During the month of October, we at Partners in Women’s Healthcare honor the extraordinary courage and strength of breast cancer survivors and offer our support and prayers to those currently battling this disease. We also mourn for all of those cherished lives lost to breast cancer. The families of these men and women are also in our thoughts and prayers.
Please join us on October 23rd when the providers and staff members at PIWH will join together in wearing PINK to celebrate these men and women whose lives have changed forever due to breast cancer. Breast Cancer can affect anyone-man or woman, younger or older, healthy or those with other health conditions.
Here are some Warning Signs of Breast Cancer to be on the lookout for:
- New lump in breast or underarm (armpit);
- Thickening or swelling of part of the breast;
- Irritation or dimpling of breast skin;
- Redness or flaky skin in the nipple area or breast;
- Pulling in of nipple or pain in nipple area;
- Nipple discharge other than breast milk, including blood;
- Any change in size or shape of breast;
- Pain in any area of breast.
Different people have different symptoms of breast cancer. Some have no signs or symptoms at all. Breast cancer can be found by you at home, at a routine annual breast exam by your provider, on ultrasound, or with a routine mammogram. Remember though, some of these symptoms can happen with other conditions that are not always related to cancer.
If you have any signs or symptoms that worry you, call your PIWH provider at 717-737-4511 to schedule an appointment.
Most women have breast changes at different times during their lifetime:
- Before or during your menstrual periods, your breasts may feel swollen, tender, or painful. You may also feel one or more lumps during this time because of extra fluid in your breasts
- During pregnancy, your lumps may feel lumpier. This is because the milk glands are increasing in number and getting larger.
- As you approach menopause, your hormone levels change. This can make your breasts feel tender and lumpier than they did before, even when you are not having your menstrual period.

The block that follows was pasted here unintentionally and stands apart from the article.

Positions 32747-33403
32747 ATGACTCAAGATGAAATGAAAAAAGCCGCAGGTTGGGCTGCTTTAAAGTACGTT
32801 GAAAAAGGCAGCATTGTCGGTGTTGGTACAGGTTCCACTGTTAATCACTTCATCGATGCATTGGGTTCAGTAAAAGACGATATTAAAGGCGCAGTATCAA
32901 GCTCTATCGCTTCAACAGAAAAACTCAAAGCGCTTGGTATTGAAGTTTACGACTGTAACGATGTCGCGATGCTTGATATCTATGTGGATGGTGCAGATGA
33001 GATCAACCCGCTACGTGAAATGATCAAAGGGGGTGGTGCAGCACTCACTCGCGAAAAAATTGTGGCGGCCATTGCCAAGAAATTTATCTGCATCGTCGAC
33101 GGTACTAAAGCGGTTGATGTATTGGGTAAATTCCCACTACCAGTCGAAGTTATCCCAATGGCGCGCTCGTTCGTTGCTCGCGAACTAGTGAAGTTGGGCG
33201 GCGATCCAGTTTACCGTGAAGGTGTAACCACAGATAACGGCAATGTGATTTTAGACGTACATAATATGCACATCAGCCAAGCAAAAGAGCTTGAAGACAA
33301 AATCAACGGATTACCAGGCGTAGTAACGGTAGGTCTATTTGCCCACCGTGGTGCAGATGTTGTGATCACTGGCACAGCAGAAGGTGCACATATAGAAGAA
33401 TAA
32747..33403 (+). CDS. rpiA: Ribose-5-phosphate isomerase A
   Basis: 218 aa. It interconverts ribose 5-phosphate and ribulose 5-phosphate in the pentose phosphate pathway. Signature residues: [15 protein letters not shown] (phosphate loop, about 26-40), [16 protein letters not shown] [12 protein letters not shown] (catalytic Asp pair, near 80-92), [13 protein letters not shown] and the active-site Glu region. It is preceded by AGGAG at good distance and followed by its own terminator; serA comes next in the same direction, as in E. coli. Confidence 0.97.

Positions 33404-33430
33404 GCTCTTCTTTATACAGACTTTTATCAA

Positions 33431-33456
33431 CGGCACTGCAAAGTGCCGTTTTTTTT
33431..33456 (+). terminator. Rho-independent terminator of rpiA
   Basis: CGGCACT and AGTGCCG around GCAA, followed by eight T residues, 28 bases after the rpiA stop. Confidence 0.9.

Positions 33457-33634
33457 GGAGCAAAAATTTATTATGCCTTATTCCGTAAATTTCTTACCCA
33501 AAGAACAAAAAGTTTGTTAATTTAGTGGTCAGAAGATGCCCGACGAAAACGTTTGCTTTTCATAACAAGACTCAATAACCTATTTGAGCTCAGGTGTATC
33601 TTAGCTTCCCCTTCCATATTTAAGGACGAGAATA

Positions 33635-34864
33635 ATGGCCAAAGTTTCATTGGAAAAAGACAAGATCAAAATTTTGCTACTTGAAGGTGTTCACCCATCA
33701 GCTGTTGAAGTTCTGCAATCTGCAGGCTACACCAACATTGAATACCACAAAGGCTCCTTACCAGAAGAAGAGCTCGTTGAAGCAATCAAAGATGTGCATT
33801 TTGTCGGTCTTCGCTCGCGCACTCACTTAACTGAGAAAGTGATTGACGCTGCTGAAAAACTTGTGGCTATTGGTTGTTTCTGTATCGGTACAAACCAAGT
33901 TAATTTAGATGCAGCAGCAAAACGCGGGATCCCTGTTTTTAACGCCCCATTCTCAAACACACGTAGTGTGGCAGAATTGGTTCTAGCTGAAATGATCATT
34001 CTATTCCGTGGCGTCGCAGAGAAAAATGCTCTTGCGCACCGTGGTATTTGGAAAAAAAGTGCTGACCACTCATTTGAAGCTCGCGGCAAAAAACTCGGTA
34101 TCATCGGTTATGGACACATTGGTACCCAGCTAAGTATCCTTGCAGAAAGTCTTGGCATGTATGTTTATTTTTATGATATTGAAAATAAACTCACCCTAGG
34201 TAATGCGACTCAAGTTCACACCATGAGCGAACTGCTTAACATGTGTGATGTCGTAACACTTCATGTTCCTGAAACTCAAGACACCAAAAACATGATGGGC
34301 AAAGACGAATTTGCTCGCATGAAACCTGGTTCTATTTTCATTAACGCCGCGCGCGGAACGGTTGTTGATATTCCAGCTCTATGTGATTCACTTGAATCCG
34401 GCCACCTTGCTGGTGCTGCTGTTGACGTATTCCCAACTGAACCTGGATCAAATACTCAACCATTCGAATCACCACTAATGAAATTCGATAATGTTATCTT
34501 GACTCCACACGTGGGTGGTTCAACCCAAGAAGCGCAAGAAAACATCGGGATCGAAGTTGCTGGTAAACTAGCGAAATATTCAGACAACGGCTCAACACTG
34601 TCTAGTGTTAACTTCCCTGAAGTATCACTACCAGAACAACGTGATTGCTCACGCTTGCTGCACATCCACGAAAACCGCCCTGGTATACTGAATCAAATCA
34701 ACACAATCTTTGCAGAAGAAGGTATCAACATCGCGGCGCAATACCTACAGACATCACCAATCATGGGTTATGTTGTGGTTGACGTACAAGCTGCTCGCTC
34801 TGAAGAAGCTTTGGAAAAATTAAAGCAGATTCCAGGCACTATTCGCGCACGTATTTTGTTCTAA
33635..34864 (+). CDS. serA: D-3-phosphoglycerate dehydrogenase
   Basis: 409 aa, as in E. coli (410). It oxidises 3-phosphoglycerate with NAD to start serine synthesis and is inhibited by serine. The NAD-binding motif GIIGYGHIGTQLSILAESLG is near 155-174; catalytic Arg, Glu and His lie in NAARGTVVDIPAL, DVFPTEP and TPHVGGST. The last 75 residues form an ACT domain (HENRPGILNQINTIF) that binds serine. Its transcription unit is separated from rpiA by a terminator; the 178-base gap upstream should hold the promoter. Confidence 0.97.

- If you are taking hormones like menopausal hormone replacement therapy your breasts may become denser.
- After menopause, your hormone levels drop. You may stop having lumps, pain, nipple discharge that you had in the past.
According to The American College of Obstetricians and Gynecologists (ACOG), the following are recommended for screening and early detection of breast cancer:
- Women of average risk of breast cancer, screening mammography is recommended every 1-2 years starting at age 40. If you have not started screening in your 40’s, you should start no later than age 50. Screening should continue until at least age 75,
- Clinical breast exam (an exam performed by your provider) is recommended every 1-3 years for women age 25-39 and every year for women age 40 and older,
- Breast self-awareness is important as it focuses on having a sense of what is normal for your breasts so that you can tell if there are changes—even small changes—and report them to your ob-gyn or other health care professional.
In 1990, the Centers for Disease Control (CDC) created the National Breast and Cervical Cancer Early Detection Program (NBCCEDP) to improve access to breast and cervical cancer screening to women in the United States. Through this program, the CDC helps low-income, uninsured, and underinsured women gain access to timely breast and cervical cancer screening, diagnostic, and treatment services. NBCCEDP also provides patient navigation services to help women overcome barriers and get timely access to quality care.
You may be eligible for free or low-cost screenings if you:
- Have no insurance, or your insurance does not cover screening exams,
- Your yearly income is at or below 250% of the federal poverty level,
- You are between 40 and 64 years of age for breast cancer screening,
- You are between 21 and 64 years of age for cervical cancer screening,
- Certain women who are younger or older may qualify for screening services.
To find out if you qualify for a free or low-cost mammogram and Pap test and where to get screened, call 1-800-215-7494.